Table 2

Comparison of primary outcomes in the intervention and control groups (N = 83)

  

Intervention no CoF (n = 20)

Intervention CoF (n = 30)

Control no CoF (n = 15)

Control CoF (n = 18)

Time (pre-post)

Group x time

Group x time x CoF

Gait variables

 

Pre

Post

Pre

Post

Pre

Post

Pre

Post

F

p

pη2

F

P

pη2

F

P

pη2

Single-Task pre- post

step width [cm]

 

11.62 (3.03)

10.09 (3.57)

12.44 (3.09)

11.97 (3.0)

10.87 (4.14)

10.19 (3.17.)

12.66 (3.17)

11.73 (3.72)

11.678

>0.001 0.129

0.855

0.468

0.031

1.498

0.225

0.019

step length

[cm]

l

43.77 (8.72)

49.25 (7.16)

37.37 (12.34)

41.58 (13.67)

51.12 (7.54)

49.54 (8.32)

40.60 (13.22)

41.06 (12.21)

12.141

>0.001 0.133

6.603

>0.001 0.201

1.802

0.183

0.022

r

43.27 (9.44)

48.63 (7.90)

37.58 (13.65)

41.71 (14.34)

51.77 (7.57)

49.55 (8.14)

38.74 (13.97)

39.54 (13.91)

10.533

>0.01 0.118

6.966

>0.001 0.209

2.941

0.090

0.036

gait-line [mm]

l

198.10 (57.05)

219.30 (38.39)

179.73 (38.70)

185.73 (35.23)

230.87 (41.68)

233.13 (46.37)

184.00 (47.73)

191.39 (42.99)

10.916

>0.001 .121

2.184

.096

.077

3.319

0.072

0.040

r

193.40 (60.18)

220.85 (37.85)

182.68 (37.60)

191.17 (32.62)

232.68 (43.69)

234.87 (46.32)

186.06 (45.67)

192.90 (48.37)

14.959

>0.001

.159

3.570

.018

.119

4.112

0.046

0.049

Dual Task pre –post

step width [cm]

 

10.77 (2.98)

10.25 (3.38)

12.37 (4.0)

12.24 (3.23)

11.0 (3.42)

10.32 (2.76)

12.95 (4.01)

12.59 (4.28)

.573

0.452 0.010

0.246

.783

.009

0.004

0.950

0.000

step length

[cm]

l

44.35 (9.70)

50.09 (7.75)

38.75 (13.0)

41.63

(13.22)

50.45

(6.25)

44.39 (7.30)

41.26 (11.61)

41.24 (12.26)

9.230

>0.01 .105

5.246

>0.01 .166

1.666

0.201

0.021

r

43.89 (10.20)

49.16 (8.39)

38.03 (13.78)

41.02 (14.07)

51.50 (5.49)

49.91 (7.54)

40.13 (14.01)

39.82 (13.79)

5.109

> 0.05

.061

4.603

>0.01 .149

1.597

0.210

0.020

gait-line [mm]

l

210.50 (42.58)

222.00 (36.34)

180.87 (43.92)

186.47 (37.80)

236.73 (40.05)

237.47 (45.66)

199.72 (39.99)

200.50 (35.57)

2.971

.089

.036

0.852

0.470

0.031

0.303

0.583

0.004

r

207.70 (47.06)

222.10 (34.50)

186.50 (37.57)

194.13 (30.61)

237.80 (39.44)

236.00 (47.21)

203.79 (39.92)

200.39 (44.17)

2.950

.090

.036

2.802

> 0.05

.096

0.029

0.559

0.004

Secondary outcomes pre-post

FES-I

 

17.05 (1.10)

17.00 (0.92)

23.73 (2.80)

21.80 (3.24)

17.60 (0.99)

17.60 (1.12)

23.83 (3.50)

23.66 (4.02)

9.822

0.002 0.111

5.435

0.002

0.171

4.471

0.038

0.054

SF12 physical

 

46.76 (8.80)

48.82 (6.88)

47.07 (9.40)

48.81 (9.01)

47.82 (9.17)

48.33 (7.22)

48.41 (9.14)

46.53 (10.18)

0.523

0.473 0.009

1.133

0.344

0.058

0.379

0.541

0.007

SF12 mental

 

49.46 (6.92)

51.98 (6.78)

51.21 (9.63)

53.58 (9.44)

52.98 (5.41)

56.58 (3.47)

53.20 (7.40)

54.53 (7.70)

13.513

0.001 0.197

0.377

0.770

0.020

0.626

0.432

0.001

SPPB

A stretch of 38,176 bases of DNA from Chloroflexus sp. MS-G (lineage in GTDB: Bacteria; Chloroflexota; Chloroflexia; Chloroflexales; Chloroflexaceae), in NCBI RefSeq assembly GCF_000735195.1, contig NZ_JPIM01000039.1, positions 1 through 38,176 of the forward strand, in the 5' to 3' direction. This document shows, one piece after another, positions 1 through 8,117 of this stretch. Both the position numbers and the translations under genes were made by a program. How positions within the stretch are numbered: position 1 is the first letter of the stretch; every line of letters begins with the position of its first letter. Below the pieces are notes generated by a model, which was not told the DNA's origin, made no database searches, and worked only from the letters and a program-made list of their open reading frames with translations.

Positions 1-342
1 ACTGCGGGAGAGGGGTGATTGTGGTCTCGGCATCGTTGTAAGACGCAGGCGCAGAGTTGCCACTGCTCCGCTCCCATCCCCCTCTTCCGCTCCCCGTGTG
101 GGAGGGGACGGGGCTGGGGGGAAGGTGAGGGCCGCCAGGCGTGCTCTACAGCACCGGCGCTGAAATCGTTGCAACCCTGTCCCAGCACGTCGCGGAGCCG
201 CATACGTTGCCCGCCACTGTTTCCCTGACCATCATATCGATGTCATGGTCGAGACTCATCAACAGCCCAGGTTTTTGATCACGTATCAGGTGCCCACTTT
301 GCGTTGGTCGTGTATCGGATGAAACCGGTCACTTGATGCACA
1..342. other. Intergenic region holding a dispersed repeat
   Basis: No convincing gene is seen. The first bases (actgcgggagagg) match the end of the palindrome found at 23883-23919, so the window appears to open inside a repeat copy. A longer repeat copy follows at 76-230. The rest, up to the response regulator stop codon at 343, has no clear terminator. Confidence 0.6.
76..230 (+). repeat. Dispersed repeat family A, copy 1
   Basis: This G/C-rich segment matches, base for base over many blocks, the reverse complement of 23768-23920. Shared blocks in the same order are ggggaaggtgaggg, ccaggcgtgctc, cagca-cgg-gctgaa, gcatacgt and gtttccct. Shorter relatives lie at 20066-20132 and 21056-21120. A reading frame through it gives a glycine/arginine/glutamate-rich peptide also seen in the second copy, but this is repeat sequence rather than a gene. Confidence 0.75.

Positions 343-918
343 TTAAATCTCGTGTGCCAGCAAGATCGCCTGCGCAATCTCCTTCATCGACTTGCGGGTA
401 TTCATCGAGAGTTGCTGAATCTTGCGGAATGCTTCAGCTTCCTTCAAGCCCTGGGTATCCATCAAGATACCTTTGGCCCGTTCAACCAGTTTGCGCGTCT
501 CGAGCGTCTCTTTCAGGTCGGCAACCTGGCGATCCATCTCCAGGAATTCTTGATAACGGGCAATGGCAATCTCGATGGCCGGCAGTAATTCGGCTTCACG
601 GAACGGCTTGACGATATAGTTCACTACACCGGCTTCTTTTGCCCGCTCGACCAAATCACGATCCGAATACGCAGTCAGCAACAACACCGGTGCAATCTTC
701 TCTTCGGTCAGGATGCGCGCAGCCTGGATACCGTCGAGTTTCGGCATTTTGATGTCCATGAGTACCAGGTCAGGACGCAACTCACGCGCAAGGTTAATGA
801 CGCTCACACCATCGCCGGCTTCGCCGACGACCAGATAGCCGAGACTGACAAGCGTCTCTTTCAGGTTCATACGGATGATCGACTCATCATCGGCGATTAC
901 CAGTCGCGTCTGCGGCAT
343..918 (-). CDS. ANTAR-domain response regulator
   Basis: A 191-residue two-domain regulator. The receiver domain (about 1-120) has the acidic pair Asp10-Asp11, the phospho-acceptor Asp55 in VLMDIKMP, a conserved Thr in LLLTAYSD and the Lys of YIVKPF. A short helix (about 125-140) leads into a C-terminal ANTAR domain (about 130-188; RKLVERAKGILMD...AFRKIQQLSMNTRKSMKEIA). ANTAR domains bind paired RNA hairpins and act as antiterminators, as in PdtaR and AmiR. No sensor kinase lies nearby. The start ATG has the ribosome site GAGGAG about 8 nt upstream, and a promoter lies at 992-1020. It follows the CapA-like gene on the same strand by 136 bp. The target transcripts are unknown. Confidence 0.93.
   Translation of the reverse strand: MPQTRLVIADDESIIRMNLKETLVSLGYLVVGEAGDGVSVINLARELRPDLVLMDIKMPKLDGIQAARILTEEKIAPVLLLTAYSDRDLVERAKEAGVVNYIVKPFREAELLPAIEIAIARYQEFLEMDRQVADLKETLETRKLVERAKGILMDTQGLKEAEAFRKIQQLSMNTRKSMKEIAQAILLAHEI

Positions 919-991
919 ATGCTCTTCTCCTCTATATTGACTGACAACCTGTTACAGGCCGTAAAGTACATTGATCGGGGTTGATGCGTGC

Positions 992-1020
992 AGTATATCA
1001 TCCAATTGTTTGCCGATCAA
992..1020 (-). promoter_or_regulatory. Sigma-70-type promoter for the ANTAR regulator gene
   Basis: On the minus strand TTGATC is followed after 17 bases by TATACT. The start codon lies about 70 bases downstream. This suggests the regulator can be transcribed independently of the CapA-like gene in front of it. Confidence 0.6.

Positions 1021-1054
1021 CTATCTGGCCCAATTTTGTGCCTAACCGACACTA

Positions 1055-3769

11.05 (0.94)

11.65 (0.75)

10.73 (1.48)

11.23 (1.04)

10.93 (1.28)

11.27 (0.96)

10.89 (0.96)

11.22 (1.06)

14.008

>0.001 0.151

0.298

0.827

0.011

0.045

0.833

0.001

Number of correct answers Stroop sitting (0–30)

27.3 (2.6)

28.1 (1.7)

26.9 (4.3)

28.2 (2.5)

28.7 (2.5)

25.3 (9.5)

25.1 (5.2)

25.6 (4.0)

0.096

0.758

0.002

2.009

0.123

0.097

2.115

0.151

0.036

Number of correct answers Stroop walking

(0–30)

27.7 (2.7)

28.2 (1.8)

27.0 (3.9)

27.7 (2.4)

27.5 (3.8)

23.5 (11.1)

25.2 (3.9)

26.1 (3.5)

1.084

0.302

0.019

3.489

0.022

0.157

6.230

0.016

0.100

Differentiating effect of the intervention in people with and without CoF

There were no strong time × group × CoF effects for ST or DT walking, with only a significant effect for the right foot gait line under ST conditions (Table 2). Participants without CoF in the intervention group showed greater increases for the gait-line of the right foot (p < 0.05). The FES-I decreased in people with CoF who had the intervention compared to the control group, and remained unchanged in the no CoF group. The cognitive performance while DT walking improved in people in the intervention group without CoF compared to the control group, with no effect in people with CoF (p < 0.05).

Discussion

The present study examined whether a progressive DT balance-training intervention with a focus on task managing strategies (task switching and task prioritization) could improve DT walking performance in older adults with and without CoF. The results showed a significantly improved ST and DT walking performance for the intervention group regardless of CoF after 12 weeks of training. Improved walking performance was demonstrated through an increased step length and gait line. These common kinematic walking variables suggest an active use of the ankle joint and roll movements, which is an important strategy to compensate for gait impairment and maintain postural control while walking [25]. Gait improvements were evident for the participants of the intervention independent of CoF under both ST and DT conditions, similar to previous studies using similar DT interventions with task-managing strategies [1518, 21].

The overall aim of this present study was to explore whether there was a disparate effect of our DT intervention in older people with CoF. In line with previous studies [12, 13], participants with CoF walked slower at baseline with a reduced overall walking performance compared to people without CoF, under both ST and DT conditions. However, while our DT training, improved step length, equally in both groups independently of CoF, our results show that the gait-line did not follow that same trend. This suggests that people with CoF still have more cautious gait pattern after the intervention with less foot rolling movements compared to the participants with no CoF [10, 26]. A recent Cochrane review has suggested that exercise can reduce CoF immediately following the intervention [27], however, there is less certainty about long-term effects. Our finding that foot rolling movement remain impaired following the intervention in people with CoF might be an explanation for a reduced effect of exercise for participants with CoF. Since the exercises did not address the CoF, additional psychological support might be required to fully address CoF and the underlying reason for the reduced DT performance e.g. Cognitive Behaviour Training (CBT) for people with CoF.